And of course, while all of this is going on, Dr. Hastings is intimately involved with the investigation. I have no idea why. He’s an MD, not a forensic scientist, or even a Fifties movie “scientist” like Deemer. And he really needs to stop tasting pools of unidentified liquids found near piles of bones that were live cattle a few hours ago.
The movie also fills the time with a completely extraneous love story. Around about the time that Dr. Deemer is starting to suffer the first symptoms of his accelerated “acromegalia” (credit where it’s due, this is nicely subtle and well-acted by Carroll, with only Deemer and the audience knowing the significance of the muscle aches and the apparently-arthritic fingers that Deemer is now suffering), one Dr. Stephanie “Steve” Clayton arrives in town to act as his new assistant.
The year before Tarantula came out, Them! had proven that even the Fifties had room for an assertive, competent female character who was included in a movie on her own merits, with only the barest hints of a romance plotline. Dr. Pat Medford is one of my favorite parts of that movie.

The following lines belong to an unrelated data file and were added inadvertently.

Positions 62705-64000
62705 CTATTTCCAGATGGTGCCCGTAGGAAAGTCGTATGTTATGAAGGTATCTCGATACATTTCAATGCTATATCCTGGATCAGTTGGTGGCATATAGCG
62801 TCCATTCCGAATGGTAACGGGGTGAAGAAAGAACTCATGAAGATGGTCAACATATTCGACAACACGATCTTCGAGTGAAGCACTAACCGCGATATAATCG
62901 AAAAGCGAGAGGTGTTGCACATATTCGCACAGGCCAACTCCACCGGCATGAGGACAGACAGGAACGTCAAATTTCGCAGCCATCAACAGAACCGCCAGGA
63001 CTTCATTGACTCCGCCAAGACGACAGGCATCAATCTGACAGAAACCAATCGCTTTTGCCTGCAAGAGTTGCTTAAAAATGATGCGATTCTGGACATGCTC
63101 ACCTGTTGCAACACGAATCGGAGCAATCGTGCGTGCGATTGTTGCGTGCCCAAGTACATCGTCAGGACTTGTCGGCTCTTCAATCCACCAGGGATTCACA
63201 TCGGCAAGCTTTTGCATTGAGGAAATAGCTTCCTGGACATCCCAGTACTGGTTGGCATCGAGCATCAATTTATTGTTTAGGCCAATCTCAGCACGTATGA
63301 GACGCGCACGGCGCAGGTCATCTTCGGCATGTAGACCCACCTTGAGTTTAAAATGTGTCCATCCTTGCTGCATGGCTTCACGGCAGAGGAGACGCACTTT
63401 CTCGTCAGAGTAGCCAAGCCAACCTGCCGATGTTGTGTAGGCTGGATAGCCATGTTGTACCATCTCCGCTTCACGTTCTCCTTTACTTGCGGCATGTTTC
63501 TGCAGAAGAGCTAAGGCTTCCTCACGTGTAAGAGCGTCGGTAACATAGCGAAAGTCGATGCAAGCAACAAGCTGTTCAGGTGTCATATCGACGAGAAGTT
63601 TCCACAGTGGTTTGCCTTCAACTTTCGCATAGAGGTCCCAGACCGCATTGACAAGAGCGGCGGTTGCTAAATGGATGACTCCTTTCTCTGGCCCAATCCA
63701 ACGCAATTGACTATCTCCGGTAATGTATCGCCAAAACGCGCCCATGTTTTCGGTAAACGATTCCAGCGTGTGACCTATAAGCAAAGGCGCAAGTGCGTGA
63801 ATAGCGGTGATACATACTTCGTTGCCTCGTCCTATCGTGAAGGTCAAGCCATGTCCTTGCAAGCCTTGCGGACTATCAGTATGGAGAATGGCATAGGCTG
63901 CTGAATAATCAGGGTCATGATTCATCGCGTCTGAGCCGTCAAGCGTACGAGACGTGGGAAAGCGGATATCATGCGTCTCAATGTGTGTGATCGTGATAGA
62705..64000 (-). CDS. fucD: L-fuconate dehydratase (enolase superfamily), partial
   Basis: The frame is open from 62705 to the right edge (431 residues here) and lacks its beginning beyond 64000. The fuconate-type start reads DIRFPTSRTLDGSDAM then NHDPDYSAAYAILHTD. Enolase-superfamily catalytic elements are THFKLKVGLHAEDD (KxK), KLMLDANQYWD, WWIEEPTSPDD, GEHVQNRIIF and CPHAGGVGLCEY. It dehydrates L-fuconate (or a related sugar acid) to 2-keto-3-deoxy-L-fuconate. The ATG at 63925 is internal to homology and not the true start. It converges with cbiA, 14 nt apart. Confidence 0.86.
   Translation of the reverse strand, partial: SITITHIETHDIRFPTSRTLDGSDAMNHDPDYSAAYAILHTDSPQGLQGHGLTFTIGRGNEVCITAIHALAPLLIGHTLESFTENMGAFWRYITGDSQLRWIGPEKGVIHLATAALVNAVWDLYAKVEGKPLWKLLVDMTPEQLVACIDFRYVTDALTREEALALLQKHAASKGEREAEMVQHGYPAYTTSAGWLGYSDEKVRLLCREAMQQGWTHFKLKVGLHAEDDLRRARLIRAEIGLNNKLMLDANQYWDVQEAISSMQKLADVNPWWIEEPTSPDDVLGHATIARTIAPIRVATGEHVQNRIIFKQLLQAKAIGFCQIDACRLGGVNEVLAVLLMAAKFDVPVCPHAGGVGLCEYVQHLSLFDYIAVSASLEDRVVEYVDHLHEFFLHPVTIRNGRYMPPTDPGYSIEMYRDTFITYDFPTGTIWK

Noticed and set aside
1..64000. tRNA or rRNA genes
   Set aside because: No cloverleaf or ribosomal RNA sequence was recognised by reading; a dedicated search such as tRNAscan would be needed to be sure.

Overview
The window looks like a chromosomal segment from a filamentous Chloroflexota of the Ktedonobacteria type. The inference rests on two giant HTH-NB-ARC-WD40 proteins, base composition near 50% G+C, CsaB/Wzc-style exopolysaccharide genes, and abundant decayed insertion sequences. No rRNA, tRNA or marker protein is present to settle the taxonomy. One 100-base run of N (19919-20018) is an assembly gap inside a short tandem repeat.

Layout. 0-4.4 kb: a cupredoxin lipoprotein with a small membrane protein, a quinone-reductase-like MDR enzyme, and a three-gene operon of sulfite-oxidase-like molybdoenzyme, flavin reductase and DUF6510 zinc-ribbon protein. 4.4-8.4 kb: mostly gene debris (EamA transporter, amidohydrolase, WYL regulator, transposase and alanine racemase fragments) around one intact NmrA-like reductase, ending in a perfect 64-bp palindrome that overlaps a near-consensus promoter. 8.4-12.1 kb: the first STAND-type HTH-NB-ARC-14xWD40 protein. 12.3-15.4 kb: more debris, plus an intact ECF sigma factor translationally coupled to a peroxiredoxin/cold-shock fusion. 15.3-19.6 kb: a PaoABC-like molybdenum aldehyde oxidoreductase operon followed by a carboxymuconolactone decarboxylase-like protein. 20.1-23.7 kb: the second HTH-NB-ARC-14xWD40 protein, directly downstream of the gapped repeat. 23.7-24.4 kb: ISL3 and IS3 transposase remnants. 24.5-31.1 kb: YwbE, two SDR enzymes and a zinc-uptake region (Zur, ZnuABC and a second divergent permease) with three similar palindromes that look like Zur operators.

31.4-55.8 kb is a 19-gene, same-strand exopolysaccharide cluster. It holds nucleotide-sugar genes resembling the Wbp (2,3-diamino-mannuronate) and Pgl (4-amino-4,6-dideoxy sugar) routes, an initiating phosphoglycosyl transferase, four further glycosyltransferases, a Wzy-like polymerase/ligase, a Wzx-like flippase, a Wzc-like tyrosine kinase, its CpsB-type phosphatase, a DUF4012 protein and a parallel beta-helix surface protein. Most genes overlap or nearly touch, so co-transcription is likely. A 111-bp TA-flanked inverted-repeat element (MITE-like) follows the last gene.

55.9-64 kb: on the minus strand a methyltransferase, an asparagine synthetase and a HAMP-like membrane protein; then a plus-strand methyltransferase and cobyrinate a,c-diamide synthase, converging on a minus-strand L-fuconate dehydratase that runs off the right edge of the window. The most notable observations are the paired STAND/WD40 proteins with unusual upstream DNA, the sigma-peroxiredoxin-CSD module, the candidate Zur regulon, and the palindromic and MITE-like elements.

Unfortunately, “Steve” is made in the insipid mold of Sylvia Van Buren from The War of the Worlds, and while she’s not as completely useless as Sylvia was (she even gets to do some science!), it’s clear that she’s only here because a romantic subplot is traditional in these things.
That wouldn’t be so bad – like I said, it’s traditional, so I’m pretty used to it – but the screenwriters seemed to believe that since Steve is being portrayed as a reasonably competent professional (if not the tough-as-nails leader in her field that Dr. Medford was), there needed to be a few scenes to remind us that she was still just a woman if Steve was to be a sympathetic character.
Dr. Hastings to Steve, upon discovering her profession: “Give women the vote and what do you get? Lady scientists.” (Note: John Agar was born in 1921, one year after the 19th Amendment passed. Assuming Dr. Hastings is the same age, he has never known a time when women did not have the vote.)
Steve: “Well, student so far.”
Dr. Deemer, who you’d think would be more professional: “I wasn’t expecting a biologist who looked like you”
Steve, upon running into Dr. Hastings on a visit into town: “Science is science, but a girl must get her hair done”
The terrible thing is, given their audience, those writers might not have been wrong.